human rights in the Philippines

Human rights groups slam Philippine government’s report to UN council

Cong Corrales

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Human rights groups slam Philippine government’s report to UN council

UN RIGHTS BODY. Overview of the Human Rights Council at the United Nations in Geneva, Switzerland, September 12, 2022.

Denis Balibouse/REUTERS

Human Rights Watch criticizes the Marcos administration for its 'double talk'

CAGAYAN DE ORO CITY, Philippines – Human rights groups took turns in criticizing the government over its report to the United Nations Human Rights Council (UNHRC), calling it a facade of the real human rights situation in the country. 

The criticism comes after the UNHRC adopted the fourth Universal Periodic Review (UPR) report on the Philippines’ human rights record on March 27, which included views and recommendations on unresolved human rights violations such as extrajudicial killings, enforced disappearances, illegal detention, torture, and other forms of human rights violations. 

Several member-states, however, expressed concern about red-tagging, anti-terrorism efforts not conforming to human rights standards, and attacks on journalists and human rights defenders in the country. 

Iglesia Filipina Independiente-Pagadian Bishop Antonio Ablon told Rappler on Thursday, March 30, that the report presented by Philippine Ambassador to Switzerland Ivan Garcia to the UN rights council was “misleading at best.” 

Ablon was in Geneva to represent the National Council of Churches of the Philippines, which is part of a delegation of Filipino human rights advocates, said the Philippine government “only covered up its accountability for the tens of thousands of victims who were violated of their civil and political rights throughout the UPR process.” 

“While I was listening to the presentation of Ivan Garcia, I was wondering if he was indeed reporting on the human rights situation in the Philippines because it sounded like our country is the safest country to live in,” Ablon said.

Ablon’s delegation presented its own report on the human rights situation in the Philippines.

PH response to ICC exposes Marcos’ empty words on human rights – groups

PH response to ICC exposes Marcos’ empty words on human rights – groups

In another report, Nobel Laureate Amnesty International (AI) said the killings under the pretext of a bloody war on drugs and state repression that started during the administration of former president Rodrigo Duterte have continued under President Ferdinand Marcos Jr.’s administration.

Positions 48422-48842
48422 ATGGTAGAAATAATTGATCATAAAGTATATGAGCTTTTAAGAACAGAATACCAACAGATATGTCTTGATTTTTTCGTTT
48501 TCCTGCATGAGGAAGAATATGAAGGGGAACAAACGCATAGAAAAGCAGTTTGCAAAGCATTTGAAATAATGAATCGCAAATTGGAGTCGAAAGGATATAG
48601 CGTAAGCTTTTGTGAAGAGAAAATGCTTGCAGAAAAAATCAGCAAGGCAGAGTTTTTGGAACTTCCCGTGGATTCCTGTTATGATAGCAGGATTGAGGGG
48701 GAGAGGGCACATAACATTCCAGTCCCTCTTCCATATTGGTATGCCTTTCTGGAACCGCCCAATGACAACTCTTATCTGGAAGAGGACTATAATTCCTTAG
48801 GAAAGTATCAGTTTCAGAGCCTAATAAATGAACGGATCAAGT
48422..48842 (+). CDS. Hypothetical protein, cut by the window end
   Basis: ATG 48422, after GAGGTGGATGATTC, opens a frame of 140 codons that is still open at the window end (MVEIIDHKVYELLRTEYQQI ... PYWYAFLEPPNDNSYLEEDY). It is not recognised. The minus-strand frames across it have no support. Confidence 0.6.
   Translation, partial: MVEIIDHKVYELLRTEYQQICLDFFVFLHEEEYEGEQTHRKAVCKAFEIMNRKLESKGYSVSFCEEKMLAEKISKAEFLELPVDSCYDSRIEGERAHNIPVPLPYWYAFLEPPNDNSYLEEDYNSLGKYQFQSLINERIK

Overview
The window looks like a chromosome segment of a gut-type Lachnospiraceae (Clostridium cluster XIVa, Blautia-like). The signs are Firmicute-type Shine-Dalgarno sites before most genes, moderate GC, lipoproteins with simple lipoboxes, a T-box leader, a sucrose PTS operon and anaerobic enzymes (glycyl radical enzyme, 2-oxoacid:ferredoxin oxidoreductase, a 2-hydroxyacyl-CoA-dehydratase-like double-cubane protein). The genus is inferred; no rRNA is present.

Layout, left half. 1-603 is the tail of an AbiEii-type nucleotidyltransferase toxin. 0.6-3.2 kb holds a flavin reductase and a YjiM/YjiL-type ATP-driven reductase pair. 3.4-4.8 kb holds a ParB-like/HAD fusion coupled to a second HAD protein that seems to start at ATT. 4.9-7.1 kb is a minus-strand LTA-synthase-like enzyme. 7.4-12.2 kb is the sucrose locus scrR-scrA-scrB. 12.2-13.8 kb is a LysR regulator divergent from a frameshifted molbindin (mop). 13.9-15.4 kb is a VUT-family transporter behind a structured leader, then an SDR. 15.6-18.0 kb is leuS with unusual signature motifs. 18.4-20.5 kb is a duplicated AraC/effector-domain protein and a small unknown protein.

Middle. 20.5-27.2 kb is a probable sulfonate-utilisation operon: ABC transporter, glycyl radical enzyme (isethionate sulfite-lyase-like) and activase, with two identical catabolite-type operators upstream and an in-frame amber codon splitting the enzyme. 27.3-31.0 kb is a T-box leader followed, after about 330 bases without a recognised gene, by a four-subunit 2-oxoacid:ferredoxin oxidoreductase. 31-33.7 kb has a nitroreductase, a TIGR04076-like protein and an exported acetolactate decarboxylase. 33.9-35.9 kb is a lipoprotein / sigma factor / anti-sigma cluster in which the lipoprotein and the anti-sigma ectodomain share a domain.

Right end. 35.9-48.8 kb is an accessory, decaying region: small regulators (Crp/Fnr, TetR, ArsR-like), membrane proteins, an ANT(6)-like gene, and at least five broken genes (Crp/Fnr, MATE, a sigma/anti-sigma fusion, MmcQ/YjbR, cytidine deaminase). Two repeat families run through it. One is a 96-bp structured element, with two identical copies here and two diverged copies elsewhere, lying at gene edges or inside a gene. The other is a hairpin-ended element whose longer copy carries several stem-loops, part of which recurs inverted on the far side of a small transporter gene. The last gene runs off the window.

“Repression of dissent intensified and freedom of expression was further restricted as human rights defenders, political activists, journalists, and others were subjected to unlawful killings, arbitrary arrest, and detention. Authorities blocked the websites and ordered the closure of independent media,” AI’s report read in part.

AI cited data culled by the University of the Philippines-based research group Dahas which showed that there were 324 drug-related killings involving the police and still unidentified assailants when the Marcos administration started in 2022. Some 175 of these extrajudicial killings supposedly happened after July 2022 or right after Marcos Jr. succeeded Duterte.

AI took to task the UNHRC for what it said was its failure to renew the Office of the United Nations High Commissioner for Human Rights’ task to monitor and report on the human rights situation in the Philippines.

“The joint UN human rights capacity-building and technical assistance program continued but was criticized for lack of progress in key areas,” AI said.

Karapatan secretary-general Cristina Palabay, during her oral statement before the UNHRC, said there has been no substantial improvement in the state of civic and democratic space in the Philippines.

“Government policies on the counter-insurgency and drug war have not been rescinded, resulting in continuing extra-judicial killings, including those of human rights defenders,” Palabay told the UNHRC.

Duterte says he’s ready to ‘rot in prison’ after ICC rejects PH appeal

Duterte says he’s ready to ‘rot in prison’ after ICC rejects PH appeal

She said they were disappointed because the Philippine government accepted only 215 of the 280 recommendations put forth by the council.

It showed, she said, the government’s refusal to support certain recommendations, such as those urging the Marcos administration to consent to the Rome Statute of the International Criminal Court, permit UN special procedures, and put an end to the war on drugs in the country. 

“Taking these as ‘noted’ is diplomatic speak for rejection,” Palabay said.

Meanwhile, New York-based Human Rights Watch (HRW), criticized the Marcos administration for what it termed as “double talk” on human rights. 

In response to the Philippine government’s report, HRW-Asia director Elain Pearson said, “The international community should not be fooled by the Philippine government’s duplicity and rhetoric. The Marcos administration’s avowed commitments to protect human rights and fight impunity will be shown by whether it cooperates with the ICC’s investigation.” –

Cong Corrales is an Aries Rufo Journalism fellow.

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